Rick Neuheisel, ousted as the head coach at UCLA after last season, is still one of the faces of the Pac-12.
Neuheisel has moved into a prominent role with the new Pac-12 Network, serving as a studio analyst and being one of the centerpieces of the on-air talent. Well-spoken, and out-spoken, he should thrive in the roll.
He’s been all over the league — he grew up in the Phoenix-area, going to ASU games; his sister was a cheerleader at Arizona when he was quarterbacking UCLA in the early 1980s; he has a USC law degree; and he was the head coach at Colorado, Washington and UCLA.
Neuheisel spent some time earlier this week talking to LindysSports.com:
Q: There are still some distribution details to work out, but does the Pac-12 Network level the playing field somewhat for the league from a national point of view?
Neuheisel: “I think that will be a byproduct of it, there is no question about it. I don’t know that was the design. I think the design was, ‘Look, this is where the world of televised sports and football is going, why don’t we do it ourselves, rather than do what the Big Ten did and get a network partner. I think the know-how, the savvy exists on the West Coast. There will be growing pains, but the byproduct will be that more people will see the action and we will be able to tell so many more stories. Just the other day, ESPN had a little piece previewing the Pac-12 this year. They talked about Oregon and they talked about USC. There were 10 teams that got no mention. That would never happen on ESPN if they were talking about the SEC. They can say, ‘Well (the SEC) deserves it.’ That’s because the SEC created it. By having our own network, we don’t have to stand around and not give the proper coverage to the other schools in this conference that deserve it.”
Q: What’s the fine line between being an advocate for the league and still being an honest analyst?
Neuheisel: “I think our role is certainly being an advocate for the league. Now, we’re going to tell the truth when we’re talking about the league, but in terms of comparing apples to apples with respect to the other conferences in the league, we’re going to trumpet our own cause. But we’re going to be critical when criticism is merited. Hell, I’m a football coach. My tail has been ripped so many times. People have asked if I would be willing to do that. I said, ‘I will be fair.'”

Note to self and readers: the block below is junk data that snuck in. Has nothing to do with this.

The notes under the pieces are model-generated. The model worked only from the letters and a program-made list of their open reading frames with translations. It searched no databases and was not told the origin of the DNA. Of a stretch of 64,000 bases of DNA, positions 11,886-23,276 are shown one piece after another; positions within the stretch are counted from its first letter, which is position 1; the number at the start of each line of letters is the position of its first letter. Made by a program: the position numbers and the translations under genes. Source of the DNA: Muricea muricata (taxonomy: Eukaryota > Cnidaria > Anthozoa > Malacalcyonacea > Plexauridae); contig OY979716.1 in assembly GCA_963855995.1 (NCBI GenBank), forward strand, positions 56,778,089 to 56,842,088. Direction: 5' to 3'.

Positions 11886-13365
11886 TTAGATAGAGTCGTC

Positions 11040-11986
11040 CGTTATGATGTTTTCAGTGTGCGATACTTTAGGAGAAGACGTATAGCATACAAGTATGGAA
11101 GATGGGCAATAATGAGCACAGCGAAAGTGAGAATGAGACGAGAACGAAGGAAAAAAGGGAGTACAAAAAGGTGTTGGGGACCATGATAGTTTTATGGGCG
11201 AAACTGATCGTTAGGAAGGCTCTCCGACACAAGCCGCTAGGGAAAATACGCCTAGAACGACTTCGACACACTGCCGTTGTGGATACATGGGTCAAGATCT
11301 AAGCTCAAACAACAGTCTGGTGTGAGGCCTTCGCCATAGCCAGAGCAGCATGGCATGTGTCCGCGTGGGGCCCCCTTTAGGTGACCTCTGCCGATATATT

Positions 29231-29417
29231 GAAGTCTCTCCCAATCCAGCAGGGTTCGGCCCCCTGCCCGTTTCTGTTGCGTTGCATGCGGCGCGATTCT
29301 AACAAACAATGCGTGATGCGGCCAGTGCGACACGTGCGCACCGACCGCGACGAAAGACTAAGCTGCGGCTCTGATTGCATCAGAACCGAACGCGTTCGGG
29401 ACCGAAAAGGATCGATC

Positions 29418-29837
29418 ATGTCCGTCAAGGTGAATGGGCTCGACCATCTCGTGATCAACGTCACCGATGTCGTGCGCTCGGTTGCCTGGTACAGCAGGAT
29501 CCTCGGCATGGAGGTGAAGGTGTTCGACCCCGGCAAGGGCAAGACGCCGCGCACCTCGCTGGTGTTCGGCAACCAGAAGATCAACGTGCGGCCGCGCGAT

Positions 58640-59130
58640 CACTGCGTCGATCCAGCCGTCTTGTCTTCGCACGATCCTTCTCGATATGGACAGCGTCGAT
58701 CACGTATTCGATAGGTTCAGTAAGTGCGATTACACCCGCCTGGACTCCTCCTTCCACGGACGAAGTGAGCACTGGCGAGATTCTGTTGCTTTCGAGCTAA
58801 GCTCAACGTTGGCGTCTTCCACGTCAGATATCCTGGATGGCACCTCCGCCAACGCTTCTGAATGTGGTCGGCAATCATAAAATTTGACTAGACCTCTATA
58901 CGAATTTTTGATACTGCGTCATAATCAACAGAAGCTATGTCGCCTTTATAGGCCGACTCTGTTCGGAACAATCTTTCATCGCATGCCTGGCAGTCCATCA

Q: A comment that has been attributed to you is that you said it’s harder to win the Pac-12 than the SEC. How so?
Neuheisel: “Only because there are nine conference games. By sheer math, you have to win an extra game. In the SEC, I know everybody is patting themselves on the shoulder about how good they are, but they play eight conference games. And if you look across the board, their non-conference schedule rarely includes more than one marquee name for the most part, and in many cases, not any. I’ve got my hat off to the SEC. I think it’s an unbelievably well-run conference. I think they are unbelievably smart. Look at Nov. 17. Look at the games they play on Nov. 17. Who pads their schedule with patsies on Nov. 17 other than a smart conference because they know Nov. 24 is the game the alums are pointing to and they want a healthy team? It’s very well-run league. They have great investment. They have marquee coaches, and they deserve the accolades that they get. But, by sheer math, winning the conference is harder in a nine-game conference season.”
Q: In terms of that Pac-12 race, who do you have, USC or Oregon?
Neuheisel: “If both teams stay relatively healthy and play as they’re capable of, they will play in the championship game. I’m on record as saying USC would win the first one and Oregon would win the championship game.”
Q: What’s the reasoning behind that?
Neuheisel: “I think that it’s very difficult to have a myriad of game plans against Oregon because of the pace at which they play. I think with the film of how (USC) played not only this year but last year — which means USC would have beaten them two times in a row — Oregon would have some answers.”
Q: There are a lot of new starting quarterbacks in the league, including one you brought to UCLA. What can we expect from Brett Hundley?
Neuheisel: “I think that Hundley is going to be a big-time player. We worked hard to get him. I thought he was going to really be a difference-maker for us, especially with the how we played in the Pistol, because it was going to utilize his legs and his athletic ability. The offense he is in now with Noel Mazzone at the helm (as coordinator), I have to wait and see if he’s got all the anticipation and the accuracy that is required in basically a throw-and-catch offense. We’ll see how much Noel utilizes Brett’s legs; I think to not utilize them is a waste.”
Q: There are four new head high-profile coaches in the league (UCLA’s Jim Mora, Arizona’s Rich Rodriguez, ASU’s Todd Graham and Washington State’s Mike Leach). Who walks into the best situation?
Neuheisel: “I think Mike Leach. He’s moving into a program that is starved to win and is giving him what he needs. I think his athletic director, Bill Moos, is a great football man. He’s moving into an offense that is used to being spread out. It’s ready-made for him. Now, I don’t know if they have the defensive personnel to get things accomplished as quickly as he would like, but I would not be shocked — in fact, I’m going to predict — that they get to a bowl game. I’ll tell you that they’re going to beat BYU (Thursday night).”